Appearing as if floating on the Seto Inland Sea at high tide, the awe-inspiring O-Torii(otherwise known as The Grand Torii Gate) is the iconic trademark that first welcomes day-tripping pilgrims from Hiroshimato the sacred island of Miyajima. It’s one of the country’s most iconic sights – you’ll definitely know it if you’ve ever googled “Japan images” – and the whole complex of suspended red buildings is even more captivating in real life.
Regarded as one of the three most scenic spots in Japan, Miyajima, whose name literally stands for Shrine Island, is synonymous with Itsukushima Shrine – so much so that the names are basically interchangeable, and often confused by visitors. Say either/or and people will know what you mean.
First founded in 593 A.D., the vermillion coated shrine pavilion was later enlarged to its current dimensions in 1168 under Taira no Kiyomoro, a powerful warlord in the late Heian Period. All credit for the grandeur of Itsukushima goes to this legendary figure who commissioned the gate to be constructed in an architectural style catering to aristocratic estates, known as shinden-zukuri.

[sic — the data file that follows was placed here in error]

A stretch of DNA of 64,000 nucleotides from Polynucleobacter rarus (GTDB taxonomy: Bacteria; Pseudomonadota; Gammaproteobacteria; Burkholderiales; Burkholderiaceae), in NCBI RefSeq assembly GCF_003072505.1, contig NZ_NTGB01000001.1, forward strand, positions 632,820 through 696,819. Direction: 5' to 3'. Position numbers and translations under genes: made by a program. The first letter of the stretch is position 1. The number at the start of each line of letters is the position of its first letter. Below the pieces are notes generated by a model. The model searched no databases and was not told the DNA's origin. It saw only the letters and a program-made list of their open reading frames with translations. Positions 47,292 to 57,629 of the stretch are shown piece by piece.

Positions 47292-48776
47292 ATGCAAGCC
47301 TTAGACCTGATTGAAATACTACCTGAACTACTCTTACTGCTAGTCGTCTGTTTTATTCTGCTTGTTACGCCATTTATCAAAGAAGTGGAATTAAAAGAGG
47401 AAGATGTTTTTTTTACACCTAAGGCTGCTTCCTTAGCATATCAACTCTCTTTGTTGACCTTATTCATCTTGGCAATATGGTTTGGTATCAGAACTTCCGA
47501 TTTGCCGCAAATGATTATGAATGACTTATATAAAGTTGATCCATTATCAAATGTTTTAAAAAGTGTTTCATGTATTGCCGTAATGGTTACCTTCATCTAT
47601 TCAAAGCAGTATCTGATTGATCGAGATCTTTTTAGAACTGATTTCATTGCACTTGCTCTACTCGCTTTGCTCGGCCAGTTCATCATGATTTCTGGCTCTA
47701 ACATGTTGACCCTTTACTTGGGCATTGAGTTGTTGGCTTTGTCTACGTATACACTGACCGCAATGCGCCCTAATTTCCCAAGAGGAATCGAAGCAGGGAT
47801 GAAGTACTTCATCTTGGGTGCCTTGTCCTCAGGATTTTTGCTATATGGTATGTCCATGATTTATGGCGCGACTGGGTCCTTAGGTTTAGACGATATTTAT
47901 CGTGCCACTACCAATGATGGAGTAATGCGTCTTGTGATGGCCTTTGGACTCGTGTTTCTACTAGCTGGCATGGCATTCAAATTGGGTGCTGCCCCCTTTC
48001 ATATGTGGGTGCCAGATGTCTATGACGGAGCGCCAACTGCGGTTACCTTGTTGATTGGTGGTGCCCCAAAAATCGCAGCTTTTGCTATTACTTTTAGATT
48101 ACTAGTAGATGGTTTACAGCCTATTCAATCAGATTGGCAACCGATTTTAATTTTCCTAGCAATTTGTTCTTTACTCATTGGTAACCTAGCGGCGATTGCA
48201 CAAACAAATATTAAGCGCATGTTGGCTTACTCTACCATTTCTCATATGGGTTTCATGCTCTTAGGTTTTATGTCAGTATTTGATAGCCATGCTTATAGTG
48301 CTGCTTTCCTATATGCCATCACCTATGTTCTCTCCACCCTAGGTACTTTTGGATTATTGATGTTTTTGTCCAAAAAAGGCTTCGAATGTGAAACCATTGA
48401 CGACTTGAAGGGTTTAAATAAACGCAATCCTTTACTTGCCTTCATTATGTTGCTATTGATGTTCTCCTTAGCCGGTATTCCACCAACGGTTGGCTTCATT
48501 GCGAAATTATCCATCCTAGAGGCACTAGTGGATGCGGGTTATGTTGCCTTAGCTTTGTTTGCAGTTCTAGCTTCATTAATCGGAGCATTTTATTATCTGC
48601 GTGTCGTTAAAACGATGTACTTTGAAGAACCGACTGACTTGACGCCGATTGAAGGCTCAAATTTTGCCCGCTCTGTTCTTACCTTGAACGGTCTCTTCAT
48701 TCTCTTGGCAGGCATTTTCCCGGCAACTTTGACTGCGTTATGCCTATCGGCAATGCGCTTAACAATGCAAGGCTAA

The regional shrine rose to national prominence in the Heian Period as members of the Imperial Court began worshipping the deities believed to reside at this sacred site. There are rare performances of the ancient art of bugaku(classical court dance and music) that were once enjoyed by the royals on their visits way back when.
Another interesting feature is a Noh theater stage dating from 1509. As in Ancient Greek plays, the stories enacted on stage draw inspiration from creation myths and religion. Featuring the natural backdrop of the sea, the stage is the perfect performance setting for an island where gods dwell.
Itsukushima Shrine is one of Japan’s many World Heritage Sites. Check out our list of all these highly-revered locales for the ultimate travel itinerary!